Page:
September 2021

Emotive coastal erosion film nominated for prestigious award

A film focusing on the impacts of coastal erosion, told using voices of students from Withernsea High School, has been shortlisted for a prestigious award.

Created as part of a project led by the University of Hull, the film INSECURE focuses on the impact of coastal erosion on communities along the East Yorkshire coast.

It is one of only five nominated in the Best Climate Emergency Film of the Year category by the Arts and Humanities Research Council’s ‘Research In Film Awards’ (RIFA).

The film shares the stories of those who have watched stretches of the Holderness coastline lost to the power of the sea.

Featuring a selection of poetry, music, spoken word and photography, the film is part of a wider project developed by the Energy and Environment Institute at the University of Hull, and led by researcher Katie Parsons and her team of Florence Halstead and Dr Lisa Jones.

Katie said: ‘I am thrilled that the project has enabled the students at Withernsea High to capture the stories of their community. The students should be immensely proud of the end result. The most beautiful thing about this project is that the community of Withernsea came together at a time when we were being kept apart due to the pandemic.

The film has enabled these stories to be told and, through the voices of the students, capture both the cultural heritage of Withernsea as well as explore how we can be prepared for the future.

The prestigious RIFA awards are highly competitive and for us to be shortlisted for the award in the final five for the best climate emergency film is an outstanding recognition.’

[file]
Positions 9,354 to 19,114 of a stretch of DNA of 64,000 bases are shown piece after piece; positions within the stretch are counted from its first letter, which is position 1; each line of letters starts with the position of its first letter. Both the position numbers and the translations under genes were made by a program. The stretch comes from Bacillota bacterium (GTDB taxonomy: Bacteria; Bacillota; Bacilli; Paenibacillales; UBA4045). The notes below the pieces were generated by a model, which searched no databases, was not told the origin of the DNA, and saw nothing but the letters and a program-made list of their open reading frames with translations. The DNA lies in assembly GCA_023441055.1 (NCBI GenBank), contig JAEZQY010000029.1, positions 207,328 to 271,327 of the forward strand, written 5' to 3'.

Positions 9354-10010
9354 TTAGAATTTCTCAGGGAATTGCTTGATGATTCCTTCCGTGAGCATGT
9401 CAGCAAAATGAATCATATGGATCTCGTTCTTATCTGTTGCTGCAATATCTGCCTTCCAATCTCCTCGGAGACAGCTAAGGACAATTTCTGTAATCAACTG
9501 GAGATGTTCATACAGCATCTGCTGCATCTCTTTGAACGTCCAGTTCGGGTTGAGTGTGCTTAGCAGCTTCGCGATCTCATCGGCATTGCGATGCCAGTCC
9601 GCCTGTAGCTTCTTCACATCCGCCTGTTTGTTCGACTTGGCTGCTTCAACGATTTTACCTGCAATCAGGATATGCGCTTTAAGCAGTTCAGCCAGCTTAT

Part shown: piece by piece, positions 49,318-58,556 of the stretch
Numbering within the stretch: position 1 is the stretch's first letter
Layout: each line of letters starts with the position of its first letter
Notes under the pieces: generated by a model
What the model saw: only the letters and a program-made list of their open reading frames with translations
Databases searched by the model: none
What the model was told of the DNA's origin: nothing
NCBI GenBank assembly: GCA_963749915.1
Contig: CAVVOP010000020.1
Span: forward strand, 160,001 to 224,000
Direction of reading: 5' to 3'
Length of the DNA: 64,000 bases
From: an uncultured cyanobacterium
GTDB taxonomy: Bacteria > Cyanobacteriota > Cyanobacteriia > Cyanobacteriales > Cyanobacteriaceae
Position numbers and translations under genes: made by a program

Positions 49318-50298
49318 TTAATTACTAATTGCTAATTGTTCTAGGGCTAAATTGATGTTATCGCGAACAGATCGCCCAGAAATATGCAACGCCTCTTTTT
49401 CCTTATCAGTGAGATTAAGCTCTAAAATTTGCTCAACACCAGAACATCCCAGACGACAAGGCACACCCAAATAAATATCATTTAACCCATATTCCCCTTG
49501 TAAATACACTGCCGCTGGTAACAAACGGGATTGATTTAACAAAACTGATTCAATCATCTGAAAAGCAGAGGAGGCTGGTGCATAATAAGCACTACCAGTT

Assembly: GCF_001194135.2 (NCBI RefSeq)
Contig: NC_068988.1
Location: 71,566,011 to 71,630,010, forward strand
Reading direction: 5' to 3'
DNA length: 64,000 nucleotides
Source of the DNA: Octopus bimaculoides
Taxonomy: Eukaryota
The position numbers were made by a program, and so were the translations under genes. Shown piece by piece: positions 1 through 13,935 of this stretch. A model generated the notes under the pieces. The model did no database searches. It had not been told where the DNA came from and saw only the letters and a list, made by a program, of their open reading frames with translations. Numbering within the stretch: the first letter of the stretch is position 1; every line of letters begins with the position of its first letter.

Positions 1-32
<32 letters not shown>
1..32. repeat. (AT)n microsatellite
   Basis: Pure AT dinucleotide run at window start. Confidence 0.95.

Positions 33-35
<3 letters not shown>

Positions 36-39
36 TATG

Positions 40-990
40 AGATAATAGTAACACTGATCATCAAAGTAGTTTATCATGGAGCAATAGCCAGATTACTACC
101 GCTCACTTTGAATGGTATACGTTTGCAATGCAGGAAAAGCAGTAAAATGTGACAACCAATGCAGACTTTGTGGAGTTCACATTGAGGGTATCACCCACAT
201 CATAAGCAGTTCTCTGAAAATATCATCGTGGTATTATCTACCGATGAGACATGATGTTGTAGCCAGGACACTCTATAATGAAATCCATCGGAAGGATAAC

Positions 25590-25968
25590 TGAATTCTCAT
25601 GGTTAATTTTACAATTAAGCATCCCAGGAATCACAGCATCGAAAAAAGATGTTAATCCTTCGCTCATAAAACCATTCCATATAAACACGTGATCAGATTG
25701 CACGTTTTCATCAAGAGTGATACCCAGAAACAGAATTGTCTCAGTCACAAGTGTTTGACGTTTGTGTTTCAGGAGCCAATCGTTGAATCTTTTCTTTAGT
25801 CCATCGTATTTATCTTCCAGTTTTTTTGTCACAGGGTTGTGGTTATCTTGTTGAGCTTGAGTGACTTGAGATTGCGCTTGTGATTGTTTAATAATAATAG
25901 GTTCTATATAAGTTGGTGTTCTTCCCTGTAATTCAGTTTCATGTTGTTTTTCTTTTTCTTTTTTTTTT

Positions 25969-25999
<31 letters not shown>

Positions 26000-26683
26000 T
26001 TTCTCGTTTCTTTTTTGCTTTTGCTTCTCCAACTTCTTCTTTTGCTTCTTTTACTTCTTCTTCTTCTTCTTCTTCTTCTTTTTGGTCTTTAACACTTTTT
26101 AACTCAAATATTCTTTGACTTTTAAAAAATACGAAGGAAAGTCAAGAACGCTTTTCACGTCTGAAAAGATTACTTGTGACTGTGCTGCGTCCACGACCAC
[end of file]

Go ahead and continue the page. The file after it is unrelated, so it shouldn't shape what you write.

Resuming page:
Sarah Harris, Head of Humanities at Withernsea High School, added: ‘We are delighted that INSECURE has been shortlisted for this prestigious award, It is an honour and a privilege to have the hard work of our students recognised in this way. The students enjoyed the collaborative work with Hull University Energy and Environment Institute on this project as not only did it engage them with its unique approach, it allowed them to investigate an important issue in their own community.’

In a joint comment, Year 9 students Imogen Fox and Ellis Thomson – who were both involved in the project – said: ‘It is very exciting and very overwhelming. We feel very proud of the work we have done and of the response the video has received so far. We can’t wait to see if we win!’

The project, funded by UK Research and Innovation and coordinated by the University of Hull’s Energy and Environment Institute, focused on how intergenerational storytelling can engage audiences and communities with the impacts of climate change.

The Research in Film Awards celebrate academic film making. Since 2015, they have inspired researchers across the UK to think more deeply about how they share their work with the wider world.

Now in its seventh year, RIFA continues to bring cutting-edge arts and humanities research to a public audience through the medium of film. Previous RIFA winners have gone on to win BAFTAs and other awards; been screened at film festivals, or gone on to secure funding and further achievements.

The awards ceremony is on Wednesday 1st December and the Arts and Humanities Research Council plan to have some live screenings at four, as-yet-to-be-confirmed, venues around the country in Spring 2022.

To watch the full video‘INSECURE: an exploration of climate change and coastal erosion with Withernsea High School’visit: 

ABOVE: Some of the rock armour being delivered to the South end of Withernsea by barge in July 2020. Photos and videos of this process were included in the final film.